the Laboratory during a part of my stay there; and Lieutenant Commander R, 
L. Reynolds, U. S. Navy Ice Patrol, 1957, who furnished some much needed 
transportation. And lastly it is with much pleasure that I can record the val- 
uable assistance of Messrs. George Gryc, George Gates, Don Miller, W. W. 
Patton, Jr., Robert Detterman, and Irving Tailleur of the Alaska Branch, U.S. 
Geological Survey for critically reviewing the manuscript. 


It is natural to assume that all of the presently known oil seepages 
were discovered by Eskimos long ago but since they left no written record, 
our information from them is limited to the recollections of living persons. 
Therefore the historical record will be presented first. 

The first Europeans to reach Point Barrow were two members of the 
crew of the British ship Blossom in 1826. These were Thomas Elson and En- 
sign Smyth who had proceeded northward along the coast in a small boat af- 
ter the ship had been blocked by ice near Franklin Point (Reed, p. 17). The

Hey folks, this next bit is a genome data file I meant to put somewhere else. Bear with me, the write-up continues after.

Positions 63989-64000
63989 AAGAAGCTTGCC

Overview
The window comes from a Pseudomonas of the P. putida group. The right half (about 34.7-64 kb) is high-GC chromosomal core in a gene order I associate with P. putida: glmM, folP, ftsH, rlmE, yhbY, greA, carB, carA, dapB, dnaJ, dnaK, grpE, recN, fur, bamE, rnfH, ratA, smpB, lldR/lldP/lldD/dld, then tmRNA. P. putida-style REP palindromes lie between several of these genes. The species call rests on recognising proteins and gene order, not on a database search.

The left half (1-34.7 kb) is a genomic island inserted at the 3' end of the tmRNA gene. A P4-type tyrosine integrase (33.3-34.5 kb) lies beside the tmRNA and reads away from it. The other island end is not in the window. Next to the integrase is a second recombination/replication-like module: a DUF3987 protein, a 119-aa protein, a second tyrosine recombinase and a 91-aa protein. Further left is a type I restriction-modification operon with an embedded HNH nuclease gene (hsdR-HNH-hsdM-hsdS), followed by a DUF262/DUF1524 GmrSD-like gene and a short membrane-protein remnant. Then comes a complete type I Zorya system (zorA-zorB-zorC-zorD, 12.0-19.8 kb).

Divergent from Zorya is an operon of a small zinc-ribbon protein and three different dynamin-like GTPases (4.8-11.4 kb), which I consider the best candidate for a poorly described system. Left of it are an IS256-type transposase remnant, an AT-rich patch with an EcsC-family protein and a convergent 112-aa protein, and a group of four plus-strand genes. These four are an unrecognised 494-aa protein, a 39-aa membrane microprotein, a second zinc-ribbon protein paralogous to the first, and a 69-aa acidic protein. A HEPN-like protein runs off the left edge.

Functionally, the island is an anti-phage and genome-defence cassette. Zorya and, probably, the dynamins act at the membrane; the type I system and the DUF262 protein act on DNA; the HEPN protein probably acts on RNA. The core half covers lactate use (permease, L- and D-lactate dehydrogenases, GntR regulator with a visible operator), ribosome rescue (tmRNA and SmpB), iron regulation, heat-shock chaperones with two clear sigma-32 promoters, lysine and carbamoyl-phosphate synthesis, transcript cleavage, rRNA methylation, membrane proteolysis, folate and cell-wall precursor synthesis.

stay at Barrow was short and no mention of the seepages or oil has been re- 

The first explorers who traversed the Arctic Coast past any of the seep- 
ages were Sir John Franklin and party in the same year. He was attempting 
to round the northern part of the continent and perhaps meet the Blossom, but 
his small boats were blocked by ice at Return Point near the mouth of Kupar- 
uk River. They passed and named Manning Point and Humphrey Point, near 
both of which surface evidence of oil has been reliably reported, but no men- 
tion of this appeared in the report of the expedition. 

In order to complete the traverse of the north coast, the Hudson's Bay 
Company outfitted a party in 1837 under Thomas Simpson and Peter Warren 
Dease. With 12 crew men and two specially built sail boats they descended 
the Mackenzie River, travelled westward through shoals and broken ice to a 
point four miles west of Cape Simpson, named for George Simpson, Governor 
of the Company. Because of ice conditions, the boats were left there in charge 
of Dease, and Simpson with five companions started on foot for Point Barrow